PRIMITIVE METHODISM
    By Peter Cartwright
PRIMITIVE METHODISM
By Peter Cartwright
ONE METHODIST VOL. 1 NO. 9 APRIL 1999

Peter Cartwright (1785-1872) was a Methodist circuit rider, primarily in the Midwest. His autobiography, from which the following is taken, is still available and at a reasonable price. I highly recommend it.


We had a little Book Concern then in its infancy, struggling hard for existence. We had no Missionary Society; no Sunday-school Society; no Church papers; no Bible or Tract Societies; no colleges, seminaries, academies, or universities; all the efforts to get up colleges under the patronage of the Methodist Episcopal Church in these United States and Territories, were signal failures. We had no pewed churches, no choirs, no organs; in a word, we had no instrumental music in our churches anywhere. The Methodists in that day dressed plain; attended their meetings faithfully, especially preaching, prayer and class meetings; they wore no jewelry, no ruffles; they would frequently walk three or four miles to class-meetings and home again, on Sunday; they would go thirty or forty miles to their quarterly meetings, and think it a glorious privilege to meet their presiding elder, and the rest of the preachers. They could, nearly every soul of them, sing our hymns and spiritual songs. They religiously kept the Sabbath day: many of them abstained from dram-drinking, not because the temperance reformation was ever heard of in that day, but because it was interdicted in the General Rules of our Discipline. The Methodists of that day stood up and faced their preacher when they sung; they kneeled down in the public congregation as well as elsewhere, when the preacher said, Let us pray." There was no standing among the members in times of prayer, especial the abominable practice of sitting down during that exercise was unknown among the early Methodists. Parents did not allow their children to go to balls or plays; they did not send them to dancing schools; the generally fasted once a week, and almost universally on the Friday before each quarterly meeting.

We had at this early day no course of study prescribed, as at present; but William M'Kendree, afterward bishop, but then my presiding elder, directed me to a proper course of reading and study. He selected books for me, both literary and theological; and every quarterly visit he made, he examined into my progress, and corrected my errors, if I had fallen into any. He delighted to instruct me in English grammar. My business was to preach, meet the classes, visit the society and the sick, and then to my books and study; and I say that I am more indebted to Bishop M'Kendree for my little attainments in literature and divinity, then to any man on earth. And I believe, that if presiding elders would do their duty by young men in this way, it would be more advantageous than all the colleges and Biblical institutes in the land; for they then could learn and practice every day.

Suppose now, Mr. Wesley had been in the Wesleyan connection to-day? Suppose the Methodist Episcopal Church in these United States had been under the necessity of waiting for men thus qualified, what would her condition have been at this time? In despite of all John Wesley's prejudices, he providentially saw that to accomplish the glorious work for which God had raised him up, he must yield to the superior wisdom of Jehovah, and send out his "lay preachers" to wake up a slumbering world.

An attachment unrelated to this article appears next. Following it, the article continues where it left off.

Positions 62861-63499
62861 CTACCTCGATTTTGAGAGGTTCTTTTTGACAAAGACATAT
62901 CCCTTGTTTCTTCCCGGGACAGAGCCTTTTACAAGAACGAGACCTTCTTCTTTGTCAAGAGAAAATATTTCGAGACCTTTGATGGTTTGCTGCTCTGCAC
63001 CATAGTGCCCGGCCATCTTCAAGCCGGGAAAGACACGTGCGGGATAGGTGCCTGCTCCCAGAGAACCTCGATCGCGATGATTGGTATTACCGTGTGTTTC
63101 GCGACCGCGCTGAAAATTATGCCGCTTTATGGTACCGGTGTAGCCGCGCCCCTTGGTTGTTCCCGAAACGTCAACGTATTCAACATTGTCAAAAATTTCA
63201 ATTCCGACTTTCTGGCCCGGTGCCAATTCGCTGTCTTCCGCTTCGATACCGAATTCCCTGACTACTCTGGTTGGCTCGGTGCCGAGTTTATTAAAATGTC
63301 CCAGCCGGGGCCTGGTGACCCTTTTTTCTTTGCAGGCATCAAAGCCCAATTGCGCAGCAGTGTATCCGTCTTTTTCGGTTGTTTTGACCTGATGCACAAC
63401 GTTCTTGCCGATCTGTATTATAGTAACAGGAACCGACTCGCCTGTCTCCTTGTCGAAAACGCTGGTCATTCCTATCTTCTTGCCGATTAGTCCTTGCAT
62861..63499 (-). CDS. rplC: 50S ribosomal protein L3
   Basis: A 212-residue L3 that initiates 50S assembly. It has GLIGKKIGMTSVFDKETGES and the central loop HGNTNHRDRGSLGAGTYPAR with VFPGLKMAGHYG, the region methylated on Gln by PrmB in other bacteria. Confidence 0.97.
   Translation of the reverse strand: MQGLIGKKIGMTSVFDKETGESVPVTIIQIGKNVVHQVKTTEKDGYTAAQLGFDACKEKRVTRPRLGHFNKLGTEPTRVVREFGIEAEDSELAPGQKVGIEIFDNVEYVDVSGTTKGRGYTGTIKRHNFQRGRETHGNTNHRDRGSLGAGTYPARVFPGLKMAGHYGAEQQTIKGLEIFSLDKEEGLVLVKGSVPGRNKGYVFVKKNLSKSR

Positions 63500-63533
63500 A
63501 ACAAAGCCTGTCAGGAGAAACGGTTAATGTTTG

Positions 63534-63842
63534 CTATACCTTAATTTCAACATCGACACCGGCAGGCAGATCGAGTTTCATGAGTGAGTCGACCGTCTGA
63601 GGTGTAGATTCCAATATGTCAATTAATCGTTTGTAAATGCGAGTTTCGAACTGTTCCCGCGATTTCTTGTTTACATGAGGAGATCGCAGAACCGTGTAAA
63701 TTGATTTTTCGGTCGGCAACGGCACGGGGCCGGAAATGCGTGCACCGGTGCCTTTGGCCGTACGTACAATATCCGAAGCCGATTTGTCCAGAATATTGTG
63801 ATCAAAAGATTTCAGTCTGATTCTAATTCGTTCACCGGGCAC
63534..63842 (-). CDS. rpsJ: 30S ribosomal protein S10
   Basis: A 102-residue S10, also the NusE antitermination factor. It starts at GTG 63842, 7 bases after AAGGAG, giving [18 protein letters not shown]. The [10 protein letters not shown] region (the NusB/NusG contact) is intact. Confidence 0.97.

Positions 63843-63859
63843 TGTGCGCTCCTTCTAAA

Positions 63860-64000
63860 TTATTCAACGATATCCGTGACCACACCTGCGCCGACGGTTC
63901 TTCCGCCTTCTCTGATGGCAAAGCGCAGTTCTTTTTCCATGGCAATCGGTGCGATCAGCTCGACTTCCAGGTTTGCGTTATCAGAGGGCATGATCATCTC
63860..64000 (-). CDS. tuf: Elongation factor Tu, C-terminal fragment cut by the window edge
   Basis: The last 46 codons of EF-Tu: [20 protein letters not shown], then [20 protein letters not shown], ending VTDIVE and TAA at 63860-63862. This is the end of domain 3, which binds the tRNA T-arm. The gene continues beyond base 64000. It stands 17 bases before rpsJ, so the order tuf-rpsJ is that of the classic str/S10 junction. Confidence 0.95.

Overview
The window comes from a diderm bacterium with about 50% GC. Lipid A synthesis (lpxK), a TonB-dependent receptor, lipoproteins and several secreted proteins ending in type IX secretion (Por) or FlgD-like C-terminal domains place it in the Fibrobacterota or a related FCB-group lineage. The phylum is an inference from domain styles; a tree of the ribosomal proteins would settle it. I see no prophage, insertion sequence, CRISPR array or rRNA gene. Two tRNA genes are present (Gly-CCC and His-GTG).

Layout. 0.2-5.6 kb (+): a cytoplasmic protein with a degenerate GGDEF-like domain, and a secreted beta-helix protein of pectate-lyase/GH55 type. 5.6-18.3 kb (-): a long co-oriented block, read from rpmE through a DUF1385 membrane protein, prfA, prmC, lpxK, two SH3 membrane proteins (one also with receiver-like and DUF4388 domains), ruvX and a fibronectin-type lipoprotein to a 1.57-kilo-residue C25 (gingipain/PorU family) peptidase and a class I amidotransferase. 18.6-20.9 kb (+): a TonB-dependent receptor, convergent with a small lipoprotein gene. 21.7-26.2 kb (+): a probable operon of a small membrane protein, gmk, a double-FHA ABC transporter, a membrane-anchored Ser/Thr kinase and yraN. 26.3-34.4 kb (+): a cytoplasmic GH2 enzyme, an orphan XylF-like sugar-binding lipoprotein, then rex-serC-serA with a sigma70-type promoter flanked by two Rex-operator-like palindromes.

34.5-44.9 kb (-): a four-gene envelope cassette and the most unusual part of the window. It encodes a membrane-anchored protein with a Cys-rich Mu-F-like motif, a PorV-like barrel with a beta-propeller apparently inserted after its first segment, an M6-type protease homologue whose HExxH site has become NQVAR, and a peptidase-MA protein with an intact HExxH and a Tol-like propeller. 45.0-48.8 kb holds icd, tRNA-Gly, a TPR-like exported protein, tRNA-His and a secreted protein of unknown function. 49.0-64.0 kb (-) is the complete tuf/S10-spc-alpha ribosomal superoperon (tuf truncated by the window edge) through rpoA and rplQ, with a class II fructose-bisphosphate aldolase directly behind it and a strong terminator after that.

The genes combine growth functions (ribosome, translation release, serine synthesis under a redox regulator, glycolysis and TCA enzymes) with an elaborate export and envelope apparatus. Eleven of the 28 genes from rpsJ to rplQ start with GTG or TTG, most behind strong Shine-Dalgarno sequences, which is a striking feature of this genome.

I awfully fear for our beloved Methodism. Multiply colleges, universities, seminaries, and academies; multiply our agencies, and editorships, and fill them all with our best and most efficient preachers, and you localize the ministry and secularize them too; then farewell to itinerancy; and when this fails we plunge right down into Congregationalism, and stop precisely where all other denominations started.

I greatly desire to see all the interests of the Methodist Church promoted, and when all our presidents, professors, editors, and agents shall be laymen, and our ministers follow their appropriate calling, namely, preach the Gospel to a dying world; and if they will not fall in to the traveling ranks and be men of one work, let them locate, for it is certain as long as they fill these offices and agencies, it is like a man undertaking to ride a race with the reins of his horses's bridle tied to a stump. Every man who fills these offices and agencies, and retains a membership in the traveling connections, is a clog to the itinerant wheels, and must, ere long, stop the traveling car; and when that takes place farewell to Methodism.

Editor's Note: Spelling has been left unchanged in this article. Itinerancy refers to the Methodist practice of having preachers travel over a circuit (circuit riders) and preach and meet with the congregations at various set places along the route. Cartwright was a strong proponent of this system of evangelization.


QUOTE UNQUOTE

Give me a hundred men who fear nothing but sin, and desire nothing but God, and I will shake the world: I care not a straw whether they be clergymen or laymen; and such alone will overthrow the kingdom of Satan and build up the kingdom of God on earth. ---John Wesley (1703-1791)

Had I twenty sons I should rejoice were they all so employed, though I never saw them more. ---Susanna Wesley (1670-1742), upon gladly consenting for her sons, John and Charles, to take the long, dangerous voyage to America to preach the gospel.


The editor, while agreeing with the content presented in this newsletter, does not necessarily endorse all of a writer's works, doctrines, etc. The editor is solely responsible for all mistakes.


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